As a past chair of JMIC, the Joint Meetings Industry Council, I have always followed closely what excellent content they have provided on their website since we started the ‘Meetings Mean Business‘ campaign. Only a few months ago, JMIC published its Global Manifesto as a meetings & events industry rationale for the use of business events as primary agents for post-pandemic economic recovery and renewal.
Tasked with the need to re-start economies devastated by the impacts of the COVID-19 pandemic, governments right now need tools and platforms that can advance a broad-based recovery in the most effective ways.
We all recognize that the primary value of the Meetings & Events Industry is the role it plays in facilitating and supporting essential exchanges in the areas of professional, corporate, academic and social development. These are integral to not only economic advancement but societal development as a whole.
This sector is therefore a critical element in delivering recovery as well as transition and renewal that can be immediately utilized by governments
responding to these requirements. JMIC articulates these pathways on its website and promotes a set of consistent, high-level arguments in the form of a ready to use PPT document and Infographic. This way they help you make your case that our industry should be utilized as a strategic tool for recovery, transition, and renewal.
Business Events as Strategic Tools for Driving Post-Pandemic Recovery and Renewal
JMIC’s position is that the meetings and events industry, which comprises a range of efficiently interconnected organizers, service providers, suppliers and facilities engaged in the development and delivery of meetings, conferences, exhibitions and related activities (collectively referred to as business events) can and should be utilized as a highly efficient and cost-effective vehicle for driving economic recovery and renewal by providing an essential platform for the economic, academic, professional and business interactions required to re-ignite these sectors.
JMIC offers 15 pathways for recovery. You can be inspired by them by downloading the infographic from this link: JMIC-Industry-Manifesto-infographic.pdf (themeetingsindustry.org)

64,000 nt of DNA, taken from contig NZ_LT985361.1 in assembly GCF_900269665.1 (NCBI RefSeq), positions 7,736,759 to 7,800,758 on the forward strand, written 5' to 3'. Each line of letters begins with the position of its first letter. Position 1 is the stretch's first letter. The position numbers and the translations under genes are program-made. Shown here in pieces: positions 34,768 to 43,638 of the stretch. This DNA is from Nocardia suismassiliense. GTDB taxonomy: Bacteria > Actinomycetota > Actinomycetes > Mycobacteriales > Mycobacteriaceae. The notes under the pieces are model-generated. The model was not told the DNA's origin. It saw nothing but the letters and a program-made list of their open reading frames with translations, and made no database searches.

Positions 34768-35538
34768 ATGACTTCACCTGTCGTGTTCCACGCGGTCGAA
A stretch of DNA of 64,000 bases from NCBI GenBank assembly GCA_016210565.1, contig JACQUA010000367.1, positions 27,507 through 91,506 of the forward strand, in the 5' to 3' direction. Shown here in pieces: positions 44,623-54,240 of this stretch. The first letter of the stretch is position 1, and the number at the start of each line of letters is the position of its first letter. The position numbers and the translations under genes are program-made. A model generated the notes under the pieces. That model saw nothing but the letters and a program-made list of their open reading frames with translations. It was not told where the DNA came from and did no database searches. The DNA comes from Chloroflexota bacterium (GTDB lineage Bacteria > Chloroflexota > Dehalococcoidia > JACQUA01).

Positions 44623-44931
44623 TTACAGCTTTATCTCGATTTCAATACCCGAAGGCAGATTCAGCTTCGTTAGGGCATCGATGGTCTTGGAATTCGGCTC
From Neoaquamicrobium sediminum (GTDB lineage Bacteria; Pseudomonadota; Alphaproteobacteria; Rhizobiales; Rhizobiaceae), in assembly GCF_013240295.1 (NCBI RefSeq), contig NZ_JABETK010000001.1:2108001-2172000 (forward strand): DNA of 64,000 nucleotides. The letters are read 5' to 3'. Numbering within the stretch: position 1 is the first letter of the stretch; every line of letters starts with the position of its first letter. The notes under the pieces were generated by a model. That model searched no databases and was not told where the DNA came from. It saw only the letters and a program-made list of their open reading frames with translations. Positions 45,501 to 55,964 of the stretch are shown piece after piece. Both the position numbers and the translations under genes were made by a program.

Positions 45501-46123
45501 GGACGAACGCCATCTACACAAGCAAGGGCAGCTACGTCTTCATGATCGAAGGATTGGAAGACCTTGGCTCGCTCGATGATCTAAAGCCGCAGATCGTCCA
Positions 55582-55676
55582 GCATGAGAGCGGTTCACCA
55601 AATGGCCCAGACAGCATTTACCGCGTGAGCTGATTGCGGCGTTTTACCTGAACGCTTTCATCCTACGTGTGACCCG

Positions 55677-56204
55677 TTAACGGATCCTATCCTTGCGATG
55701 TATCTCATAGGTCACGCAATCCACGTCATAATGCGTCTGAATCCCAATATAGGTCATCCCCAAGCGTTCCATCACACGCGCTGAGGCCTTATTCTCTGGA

Important policy implications
To be applied in a practical way, the 15 arguments described in the Infographic can and need to be embedded in government policies and structure. A starting point for this process is an acknowledgment that:
- Business events are not public gatherings but highly controlled assemblies and should be classified and distinguished as distinct from generic mass gatherings for the purposes of re-opening policies.
- Business events are economic, scientific and professional in nature and only incidentally tourism-related (in that they support the hospitality economy). They should therefore be seen in the context of trade, economic development, social and investment policies rather than tourism policy..
- There should be an effort to align business events and overall government policy priorities so that events with the greatest potential to support / advance those priorities (health, education, innovation, major events) can be targeted and more effectively utilized for this purpose.
- Existing investments in infrastructure and institutions should be reviewed for their potential to enhance competitiveness in the business events market. Financial support and increased competitiveness can often be delivered by offering relief to event organizers for the use of existing government-owned facilities rather than creating new incentive programs.
- With governments today being called upon to articulate and demonstrate a vision for both health and safety management and economic recovery, business events can be incorporated into such strategies as strategic tools to achieve the stated goals.